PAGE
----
By Fred Muvunyi…
Ugandan human rights lawyer Nicholas Opiyo has won the 2017 German Africa Prize. He has been credited for defending civil rights and political freedoms in Uganda. But how did he get there?
Nicolas Opiyo is a leading human rights lawyer and founder of the human rights organization “Chapter Four Uganda.” Since 2005, he has worked tirelessly to promote civil liberties in Uganda, often on pro bono. For this reason, he has been rewarded with the German Africa Prize for which he was selected by an expert jury. “I’m delighted to be the recipient of the award 2017. This award is very prestigious and I follow after extremely eminent Africans including the former South African public protector [Thulisile Mandosela]. It’s really humbling to me that this award was bestowed upon me,” Opiyo told DW.
Since 1993, the German Africa Foundation has awarded the German Africa Prize to honor “outstanding individuals for their long-standing endeavors to foster democracy, peace, human rights, art, culture, the social market economy and social concerns.”
Opiyo,37, grew up on the outskirts of Gulu, Nothern Uganda. The region was a center of fighting between Museveni’s government and the Lord’s Resistance Army (LRA), a rebel group that is notorious for using child soldiers and terror under the leadership of Joseph Kony. Opiyo had to walk long distances in order to avoid abduction by the LRA. His sister was kidnapped and spent several years with the rebels before escaping. Many young Ugandans, especially in the north, were abducted to serve as soldiers, laborers or sex slaves to the rebel group. According to a US-based rights group, Human Rights Watch, Opiyo channeled his difficult childhood experience into a passion for defending human rights for all.
Lawyer Nicholas Opiyo(right) is an oustspoken lawyer in Uganda. He is a known lawyer, who fearlessly, handles the most sensitive topics that many of his colleagues are afraid of. Under the organization “Chapter Four Uganda”, he developed into an outspoken leader of the civil society in his country. “It has been a difficult journey in a country which you have a leader in power for the last 30 years and has no intention of leaving,” Opiyo noted.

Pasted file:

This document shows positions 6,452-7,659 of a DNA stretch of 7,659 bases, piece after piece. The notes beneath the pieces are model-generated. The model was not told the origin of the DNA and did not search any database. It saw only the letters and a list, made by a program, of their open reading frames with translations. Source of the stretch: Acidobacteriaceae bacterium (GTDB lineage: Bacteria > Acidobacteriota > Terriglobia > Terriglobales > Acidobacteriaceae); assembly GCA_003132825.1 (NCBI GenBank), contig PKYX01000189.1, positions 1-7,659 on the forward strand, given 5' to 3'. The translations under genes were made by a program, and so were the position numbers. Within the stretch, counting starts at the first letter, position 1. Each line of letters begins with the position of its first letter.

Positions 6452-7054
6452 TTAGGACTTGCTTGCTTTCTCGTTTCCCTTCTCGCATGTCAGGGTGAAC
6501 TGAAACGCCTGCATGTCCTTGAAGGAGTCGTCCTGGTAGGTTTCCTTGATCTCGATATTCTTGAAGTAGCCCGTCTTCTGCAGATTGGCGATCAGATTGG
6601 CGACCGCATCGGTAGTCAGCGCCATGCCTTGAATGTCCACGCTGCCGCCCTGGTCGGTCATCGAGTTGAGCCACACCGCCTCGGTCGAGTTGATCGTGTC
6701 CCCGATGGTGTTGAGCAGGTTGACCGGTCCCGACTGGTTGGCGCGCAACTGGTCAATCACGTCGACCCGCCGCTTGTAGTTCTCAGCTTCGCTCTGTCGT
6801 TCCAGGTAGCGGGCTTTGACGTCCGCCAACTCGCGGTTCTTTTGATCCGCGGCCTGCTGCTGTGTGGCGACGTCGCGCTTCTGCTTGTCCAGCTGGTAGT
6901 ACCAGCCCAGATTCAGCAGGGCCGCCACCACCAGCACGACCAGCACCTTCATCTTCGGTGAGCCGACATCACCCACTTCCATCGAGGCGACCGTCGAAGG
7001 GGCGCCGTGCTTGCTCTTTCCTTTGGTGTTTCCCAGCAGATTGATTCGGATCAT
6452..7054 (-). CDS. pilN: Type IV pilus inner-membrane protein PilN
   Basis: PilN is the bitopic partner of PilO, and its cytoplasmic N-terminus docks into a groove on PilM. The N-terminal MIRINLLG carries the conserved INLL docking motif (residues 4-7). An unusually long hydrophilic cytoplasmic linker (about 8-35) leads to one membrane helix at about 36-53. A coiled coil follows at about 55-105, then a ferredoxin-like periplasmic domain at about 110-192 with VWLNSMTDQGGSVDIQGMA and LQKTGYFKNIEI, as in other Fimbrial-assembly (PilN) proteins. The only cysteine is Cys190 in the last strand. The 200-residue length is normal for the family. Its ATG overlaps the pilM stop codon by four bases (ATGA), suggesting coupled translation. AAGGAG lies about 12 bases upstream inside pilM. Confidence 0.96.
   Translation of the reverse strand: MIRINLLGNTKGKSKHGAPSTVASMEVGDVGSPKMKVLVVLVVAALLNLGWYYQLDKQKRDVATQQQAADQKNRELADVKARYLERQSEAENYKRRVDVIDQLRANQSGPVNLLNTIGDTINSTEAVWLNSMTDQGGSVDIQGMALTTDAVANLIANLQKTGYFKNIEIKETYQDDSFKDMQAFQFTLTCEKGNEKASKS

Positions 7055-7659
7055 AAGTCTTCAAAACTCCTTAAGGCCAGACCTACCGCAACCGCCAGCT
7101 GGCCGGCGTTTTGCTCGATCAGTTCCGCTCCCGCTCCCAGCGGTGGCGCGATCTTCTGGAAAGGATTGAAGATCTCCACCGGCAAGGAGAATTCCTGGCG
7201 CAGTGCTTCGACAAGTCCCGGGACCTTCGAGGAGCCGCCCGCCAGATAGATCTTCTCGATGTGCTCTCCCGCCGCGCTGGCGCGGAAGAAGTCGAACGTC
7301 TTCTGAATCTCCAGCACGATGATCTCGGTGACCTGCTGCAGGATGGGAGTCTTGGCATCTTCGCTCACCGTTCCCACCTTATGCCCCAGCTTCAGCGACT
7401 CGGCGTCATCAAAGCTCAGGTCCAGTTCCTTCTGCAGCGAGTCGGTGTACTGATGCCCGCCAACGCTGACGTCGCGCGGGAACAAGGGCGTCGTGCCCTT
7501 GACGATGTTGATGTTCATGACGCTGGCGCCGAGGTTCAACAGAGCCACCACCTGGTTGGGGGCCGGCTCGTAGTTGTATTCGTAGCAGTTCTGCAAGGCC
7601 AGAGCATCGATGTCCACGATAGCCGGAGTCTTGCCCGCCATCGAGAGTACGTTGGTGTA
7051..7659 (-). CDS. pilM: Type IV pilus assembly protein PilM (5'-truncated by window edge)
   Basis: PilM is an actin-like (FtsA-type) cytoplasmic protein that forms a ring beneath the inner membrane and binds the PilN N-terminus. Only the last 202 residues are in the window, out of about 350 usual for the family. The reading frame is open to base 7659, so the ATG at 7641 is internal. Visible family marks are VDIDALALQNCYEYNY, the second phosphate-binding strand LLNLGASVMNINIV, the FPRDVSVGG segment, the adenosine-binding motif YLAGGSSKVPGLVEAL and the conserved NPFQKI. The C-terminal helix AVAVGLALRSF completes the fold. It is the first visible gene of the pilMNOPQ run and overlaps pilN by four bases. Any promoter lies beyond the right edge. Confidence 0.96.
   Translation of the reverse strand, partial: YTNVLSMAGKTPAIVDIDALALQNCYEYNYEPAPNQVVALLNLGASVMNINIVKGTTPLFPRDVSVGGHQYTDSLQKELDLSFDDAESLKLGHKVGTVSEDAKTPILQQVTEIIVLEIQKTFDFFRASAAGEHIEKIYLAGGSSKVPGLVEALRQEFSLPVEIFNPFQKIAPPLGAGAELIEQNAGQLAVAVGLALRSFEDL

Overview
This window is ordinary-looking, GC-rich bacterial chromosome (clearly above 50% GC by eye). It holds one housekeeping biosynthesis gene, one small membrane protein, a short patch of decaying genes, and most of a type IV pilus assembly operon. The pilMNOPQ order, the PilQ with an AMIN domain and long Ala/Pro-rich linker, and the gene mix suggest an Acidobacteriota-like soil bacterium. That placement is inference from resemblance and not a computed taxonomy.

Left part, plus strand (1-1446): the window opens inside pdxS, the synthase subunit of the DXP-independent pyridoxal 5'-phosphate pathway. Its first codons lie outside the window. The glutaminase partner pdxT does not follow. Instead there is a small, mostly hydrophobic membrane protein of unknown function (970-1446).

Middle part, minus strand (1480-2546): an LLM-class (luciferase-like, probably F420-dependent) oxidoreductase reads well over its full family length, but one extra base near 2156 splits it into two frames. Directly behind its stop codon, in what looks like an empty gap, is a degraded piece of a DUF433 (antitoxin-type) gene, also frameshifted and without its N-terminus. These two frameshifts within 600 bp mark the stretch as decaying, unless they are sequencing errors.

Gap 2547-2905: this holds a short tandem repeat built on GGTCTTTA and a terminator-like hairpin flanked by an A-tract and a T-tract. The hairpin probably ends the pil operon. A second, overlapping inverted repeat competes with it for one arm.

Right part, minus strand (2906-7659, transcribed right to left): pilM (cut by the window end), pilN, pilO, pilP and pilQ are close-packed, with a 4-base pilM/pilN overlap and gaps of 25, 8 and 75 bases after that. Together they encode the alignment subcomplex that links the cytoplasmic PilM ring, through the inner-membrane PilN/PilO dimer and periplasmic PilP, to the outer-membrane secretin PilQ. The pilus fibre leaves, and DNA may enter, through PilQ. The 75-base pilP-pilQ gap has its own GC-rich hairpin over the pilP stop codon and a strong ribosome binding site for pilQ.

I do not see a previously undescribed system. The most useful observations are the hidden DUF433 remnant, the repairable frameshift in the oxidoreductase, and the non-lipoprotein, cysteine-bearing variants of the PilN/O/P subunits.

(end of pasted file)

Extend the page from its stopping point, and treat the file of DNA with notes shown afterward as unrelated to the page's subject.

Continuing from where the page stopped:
Rights activists say, President Yoweri Museveni has successfully transformed himself into an autocratic and despotic supreme leader.
Opiyo does not only express his opinion on the state of democracy in his country, but he also has a leading role in prominent courts dealing with the defense of civil rights and political participation. That has turned him into one of the most influential voices in Uganda. He is committed to the observance of constitutional order and the rule of law in an increasingly autocratic environment. He has been outspoken on the electoral law, the restriction of freedom of assembly, and clampdown on freedom of speech and freedom of the press. “This award will give us more impetus to carry on the work we’ve been doing,” he said. “Despite the challenges we have on the continent, if we work hard with the support of friends – there’s a better tomorrow,” Opiyo added.
As a lawyer, Opiyo successfully pushed that parliamentarians should also lose their parliamentary seats after their political parties lose elections. As an applicant against the Anti-Homosexuality Act of 2013, a law which provided life imprisonment for certain cases, he succeeded in August 2014 by convincing the Ugandan constitutional court to declare the law null and void.
He is also representing Stella Nyanzi, a Ugandan academic who has been charged with “cyber-harassment” and “offensive communication” for comments she made concerning President Yoweri Museveni in a recent Facebook post.